Saturday, April 08, 2006

Little Manhattan

Not since You've Got Mail has there been a movie so in love with the Upper West Side as Little Manhattan. Not that there's anything wrong with that, as another semi-fictional UWS'er would say. The characters shop at Fairway, hang around the above-ground subway entrance at 72nd Street, wear the neighborhood on their T-shirts: Fordham Law, the American Museum of Natural History. The little boy narrator also has a Strand Bookstore shirt, but it's hard to tell if he's actually been there.

When the 10-year-old narrator suggests that his divorcing father could move into a great place in the West Village, the father looks at him like he's crazy, dismissing the possibility — mostly because he says he'd be too far from his son, but still. This conversation comes right after a funny scene where the little boy and the 11-year-old girl with whom he's fallen in puppy love take the subway downtown to meet a broker to look at a two-bedroom apartment on Grove Street with "treetop views" and WBF. ("That means a wood-burning fireplace," says the girl, whose wealthy parents go to open houses on the weekend for fun.) The broker is tapping away on his PDA when the young couple roll up on the boy's scooter, and he's about to walk away when the little girl says to the broker what she believes to be the magic words: "You want your commission, right?"

The character's name is "Rosemary Telesco," and the way the little boy repeats it, first and last name together, definitely took me back to grade school when we all seemed to refer to our fellow classmates that way.

While the Upper West Side — in this case, mostly between West 72nd and 81st streets — is a relatively safe place as city neighborhoods go, you do have to suspend disbelief a bit as the rather innocent boy is allowed to roam that area alone on his scooter. The parents do freak out, though, following his little unchaperoned real estate adventure in the Village, during which Rosemary stops into a tattoo parlor to ask directions and a ragged-looking guy on the street warns the little boy that his love-struck heart is going to take a beating so he should get out while he can.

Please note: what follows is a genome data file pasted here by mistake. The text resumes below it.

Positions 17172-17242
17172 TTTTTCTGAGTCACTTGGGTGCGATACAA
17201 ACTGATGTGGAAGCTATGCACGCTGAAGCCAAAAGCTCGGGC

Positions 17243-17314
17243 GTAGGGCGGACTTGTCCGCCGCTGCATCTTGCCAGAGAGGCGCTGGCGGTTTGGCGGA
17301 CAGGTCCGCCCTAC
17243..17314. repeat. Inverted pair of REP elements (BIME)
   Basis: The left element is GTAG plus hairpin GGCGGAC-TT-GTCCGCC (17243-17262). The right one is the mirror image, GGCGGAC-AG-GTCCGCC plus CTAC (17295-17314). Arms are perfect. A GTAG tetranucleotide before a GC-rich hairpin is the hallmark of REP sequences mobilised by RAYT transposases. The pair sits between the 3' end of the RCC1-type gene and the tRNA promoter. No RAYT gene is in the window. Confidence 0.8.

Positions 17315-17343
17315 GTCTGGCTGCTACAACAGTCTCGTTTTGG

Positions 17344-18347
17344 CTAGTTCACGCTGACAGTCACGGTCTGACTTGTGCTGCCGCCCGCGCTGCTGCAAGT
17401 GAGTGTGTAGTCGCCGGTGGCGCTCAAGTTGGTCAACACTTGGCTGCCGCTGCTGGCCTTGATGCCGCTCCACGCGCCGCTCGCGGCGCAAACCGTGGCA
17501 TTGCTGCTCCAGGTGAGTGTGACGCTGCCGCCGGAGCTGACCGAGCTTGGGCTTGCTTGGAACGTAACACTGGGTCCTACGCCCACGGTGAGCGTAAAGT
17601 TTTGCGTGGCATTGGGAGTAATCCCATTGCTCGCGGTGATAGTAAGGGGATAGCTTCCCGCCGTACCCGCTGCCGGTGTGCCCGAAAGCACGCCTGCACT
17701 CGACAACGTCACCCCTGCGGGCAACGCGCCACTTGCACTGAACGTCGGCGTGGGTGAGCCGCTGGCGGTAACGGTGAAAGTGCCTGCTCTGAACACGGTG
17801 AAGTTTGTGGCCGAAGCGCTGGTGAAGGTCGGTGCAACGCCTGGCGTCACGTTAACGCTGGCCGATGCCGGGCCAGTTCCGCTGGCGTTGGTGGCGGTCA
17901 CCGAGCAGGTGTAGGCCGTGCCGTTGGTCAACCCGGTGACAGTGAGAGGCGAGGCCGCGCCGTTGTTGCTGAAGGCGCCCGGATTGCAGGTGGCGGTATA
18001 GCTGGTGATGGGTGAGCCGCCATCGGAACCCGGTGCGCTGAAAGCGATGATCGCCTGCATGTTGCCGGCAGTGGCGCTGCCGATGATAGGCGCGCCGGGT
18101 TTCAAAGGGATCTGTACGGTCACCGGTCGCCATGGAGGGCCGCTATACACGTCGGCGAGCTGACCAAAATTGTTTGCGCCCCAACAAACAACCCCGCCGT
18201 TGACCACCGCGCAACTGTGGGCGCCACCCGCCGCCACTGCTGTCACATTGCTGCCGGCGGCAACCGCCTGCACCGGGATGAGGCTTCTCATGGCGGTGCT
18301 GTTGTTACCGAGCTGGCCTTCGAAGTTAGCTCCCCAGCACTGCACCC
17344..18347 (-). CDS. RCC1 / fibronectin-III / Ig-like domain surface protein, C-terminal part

New York references aside, I thought it was a pretty charming take on the romantic comedy genre. A couple does get together in the end (and the closing shot is yet another UWS reference), but it's not the little boy and the little girl, although they manage to part amicably. While I wasn't that young when I first started really paying attention to girls, it certainly captured some of that early drama and childhood perspective — like the feeling that two and a half weeks with someone can change everything but six weeks apart would be like an eternity. It's easy to laugh now, but at the time, oh, it was serious stuff. And as far as we can come from that first love or kiss or crush or moment of holding each other's sweaty hands under the table, a part of us is still that little boy or that little girl, who wants to revel in the joy of love, to look around and see the other person's name written across, say, the marquee at the Beacon Theater, to be taken seriously and want things to last.

On a side note, I was a little surprised to learn that this movie never really got into wide distribution. It maxed out at 35 theaters, and took in less than half a million dollars. I didn't think all the NYC references would be so off-putting that it wouldn't play well elsewhere. And while it's rated PG, I thought it was more than interesting enough to watch as an adult.

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